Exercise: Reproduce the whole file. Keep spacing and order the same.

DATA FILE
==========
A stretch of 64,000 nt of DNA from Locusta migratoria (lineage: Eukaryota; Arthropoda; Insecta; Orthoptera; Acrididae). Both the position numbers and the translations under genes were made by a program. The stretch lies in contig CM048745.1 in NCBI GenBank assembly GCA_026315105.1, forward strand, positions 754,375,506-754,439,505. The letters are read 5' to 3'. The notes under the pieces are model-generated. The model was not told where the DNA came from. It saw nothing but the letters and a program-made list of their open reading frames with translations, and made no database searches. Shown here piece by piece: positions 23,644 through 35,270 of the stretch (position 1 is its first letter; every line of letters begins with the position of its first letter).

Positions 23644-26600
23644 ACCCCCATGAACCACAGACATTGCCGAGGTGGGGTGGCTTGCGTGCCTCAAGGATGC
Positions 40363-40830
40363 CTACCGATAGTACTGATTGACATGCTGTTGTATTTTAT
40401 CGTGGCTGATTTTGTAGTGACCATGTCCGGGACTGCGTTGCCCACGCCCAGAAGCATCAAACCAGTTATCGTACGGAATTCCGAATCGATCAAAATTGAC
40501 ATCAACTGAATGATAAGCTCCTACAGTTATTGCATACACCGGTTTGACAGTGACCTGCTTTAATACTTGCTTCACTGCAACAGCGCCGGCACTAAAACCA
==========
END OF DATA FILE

A stretch of 64,000 nt of DNA from Locusta migratoria (lineage: Eukaryota; Arthropoda; Insecta; Orthoptera; Acrididae). Both the position numbers and the translations under genes were made by a program. The stretch lies in contig CM048745.1 in NCBI GenBank assembly GCA_026315105.1, forward strand, positions 754,375,506-754,439,505. The letters are read 5' to 3'. The notes under the pieces are model-generated. The model was not told where the DNA came from. It saw nothing but the letters and a program-made list of their open reading frames with translations, and made no database searches. Shown here piece by piece: positions 23,644 through 35,270 of the stretch (position 1 is its first letter; every line of letters begins with the position of its first letter).

Positions 23644-26600
23644 ACCCCCATGAACCACAGACATTGCCGAGGTGGGGTGGCTTGCGTGCCTCAAGGATGC
Positions 40363-40830
40363 CTACCGATAGTACTGATTGACATGCTGTTGTATTTTAT
40401 CGTGGCTGATTTTGTAGTGACCATGTCCGGGACTGCGTTGCCCACGCCCAGAAGCATCAAACCAGTTATCGTACGGAATTCCGAATCGATCAAAATTGAC
40501 ATCAACTGAATGATAAGCTCCTACAGTTATTGCATACACCGGTTTGACAGTGACCTGCTTTAATACTTGCTTCACTGCAACAGCGCCGGCACTAAAACCA